Under the old Vital Statistics Act a birth certificate could be obtained at any time, no matter how long after the birth of the child. All that was necessary was a declaration that he or she was born on a certain date at a designated place in Canada. This made possible fraudulent entry on a wholesale scale. These fraudulent declarations were signed by the father, or in very many cases, by someone who stated that he was the father. The birth certificates were exported to Japan, and in due course brought back to Vancouver, the bearer being admitted as a "returning Canadian” under a non-emigrant status.
The amazing thing is that this was not discovered long ago. Besides the five Japanese convicted at the assizes, several of whom are British subjects, 82 have been deported, and so far as can lie learned, about eleven hundred have concluded Canada is not a healthy place of residence and have returned without the necessity of deportation proceedings.
It is an amazing story of forgery and fraud.
THAT JAPAN has in the past received favored treatment in immigration matters would seem to be due indirectly to the fact that Canada became a party to the Treaty of Commerce and Navigation entered into between Britain and Japan in 1911, and to which the Dominions of Australia, New Zealand and South Africa refused to become parties.
In 1881 Canada’s entire Asiatic population consisted of 4,350 Chinese, and no one imagined the influx that would follow. The number of Orientals in the country today is difficult to estimate. The census takers are believed to have an especially difficult task in completing their records, and available census figures for Chinese show a disparity when compared with registrations. These registrations became compulsory when the Chinese Immigration Act went into force in 1924. The census figures of 1921 for all Chinese including Canadian born was 39,587, and 3,133 came in during the next three years, a total of 42,720. Yet in 1930, registrations in Canada totalled 55,706, leaving 12,986 not shown in census returns, i After allowing 4,000 for Chinese away on I re-entry permits a maximum number—and j assuming that every Chinese registered,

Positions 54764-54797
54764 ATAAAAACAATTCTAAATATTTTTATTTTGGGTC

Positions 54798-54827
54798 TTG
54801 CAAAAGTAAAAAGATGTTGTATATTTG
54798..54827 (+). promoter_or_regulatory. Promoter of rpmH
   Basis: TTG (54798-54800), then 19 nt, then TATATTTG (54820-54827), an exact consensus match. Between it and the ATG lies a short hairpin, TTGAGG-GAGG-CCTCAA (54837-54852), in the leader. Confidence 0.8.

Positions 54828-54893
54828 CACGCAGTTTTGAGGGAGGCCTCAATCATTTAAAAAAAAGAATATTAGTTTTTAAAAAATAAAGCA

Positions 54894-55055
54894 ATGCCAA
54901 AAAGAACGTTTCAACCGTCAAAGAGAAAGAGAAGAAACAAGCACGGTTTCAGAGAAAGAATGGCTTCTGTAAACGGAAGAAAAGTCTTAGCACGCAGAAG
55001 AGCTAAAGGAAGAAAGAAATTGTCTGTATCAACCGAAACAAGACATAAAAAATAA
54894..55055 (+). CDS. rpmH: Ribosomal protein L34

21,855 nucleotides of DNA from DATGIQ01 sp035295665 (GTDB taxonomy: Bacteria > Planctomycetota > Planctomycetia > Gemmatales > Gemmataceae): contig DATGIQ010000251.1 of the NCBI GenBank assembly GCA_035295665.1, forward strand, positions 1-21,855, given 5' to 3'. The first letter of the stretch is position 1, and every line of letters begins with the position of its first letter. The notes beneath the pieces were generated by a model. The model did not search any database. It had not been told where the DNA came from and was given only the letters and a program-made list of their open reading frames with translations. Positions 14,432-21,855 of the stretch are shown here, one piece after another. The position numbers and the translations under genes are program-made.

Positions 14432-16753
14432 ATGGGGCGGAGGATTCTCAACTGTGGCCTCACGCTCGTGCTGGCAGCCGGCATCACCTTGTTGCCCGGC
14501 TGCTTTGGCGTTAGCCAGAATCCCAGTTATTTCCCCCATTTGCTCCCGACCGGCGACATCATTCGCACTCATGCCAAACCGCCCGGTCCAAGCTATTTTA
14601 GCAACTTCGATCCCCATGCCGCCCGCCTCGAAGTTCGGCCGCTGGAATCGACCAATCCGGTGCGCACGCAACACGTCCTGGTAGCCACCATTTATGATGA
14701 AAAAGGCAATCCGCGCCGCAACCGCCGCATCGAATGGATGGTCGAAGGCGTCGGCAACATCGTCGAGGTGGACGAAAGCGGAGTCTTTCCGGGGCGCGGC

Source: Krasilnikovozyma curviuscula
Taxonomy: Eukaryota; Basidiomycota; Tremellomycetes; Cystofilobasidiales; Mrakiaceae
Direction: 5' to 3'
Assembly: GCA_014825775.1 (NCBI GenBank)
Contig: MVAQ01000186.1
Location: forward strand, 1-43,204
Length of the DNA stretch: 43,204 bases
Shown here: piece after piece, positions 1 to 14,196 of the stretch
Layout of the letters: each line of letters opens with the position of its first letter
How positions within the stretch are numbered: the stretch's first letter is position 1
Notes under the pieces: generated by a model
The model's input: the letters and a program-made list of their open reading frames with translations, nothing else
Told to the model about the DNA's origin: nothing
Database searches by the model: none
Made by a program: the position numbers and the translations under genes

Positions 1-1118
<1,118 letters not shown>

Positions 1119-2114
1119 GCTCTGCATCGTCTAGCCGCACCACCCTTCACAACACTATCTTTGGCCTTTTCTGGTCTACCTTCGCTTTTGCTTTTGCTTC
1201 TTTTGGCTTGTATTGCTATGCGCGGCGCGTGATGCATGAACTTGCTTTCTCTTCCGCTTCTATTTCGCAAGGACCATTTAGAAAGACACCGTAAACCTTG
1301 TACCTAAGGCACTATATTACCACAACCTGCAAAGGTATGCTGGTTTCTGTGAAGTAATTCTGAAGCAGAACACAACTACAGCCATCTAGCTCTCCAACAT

I there still remains a difference of 9,000.
Official figures showing the number of ; Orientals that have arrived since 1900 are 161,300 Chinese and 23,749 Japanese. Prior ! to the year 1900, Japanese were almost j unknown here, but after the Russo-Japanese war (1904-05) they came like a flood, and i 7.061 entered in 1908. The large proportion i of women among these immigrants has ! resulted in a juvenile population which in j some districts of intense penetration totals the sum of the youngsters of all other races combined.
To gain a true perspective of this invasion, j it is necessary to observe the difference in methods of the Chinese and Japanese advances.
The former were mostly individual adventurers, opportunists seeking wealth in new lands. None of the passing and precarious governments of their time lias ever worried unduly over the fate of its nationals abroad.
With the Japanese, penetration appeared to be ordered and controlled as though from some central source. It has all the earmarks of the efficiency which characterizes Japanese expansion everywhere. It is orderly, consistent and continuous, planned in a manner possible only with a homogeneous, aggressive, organized and imperially-minded people.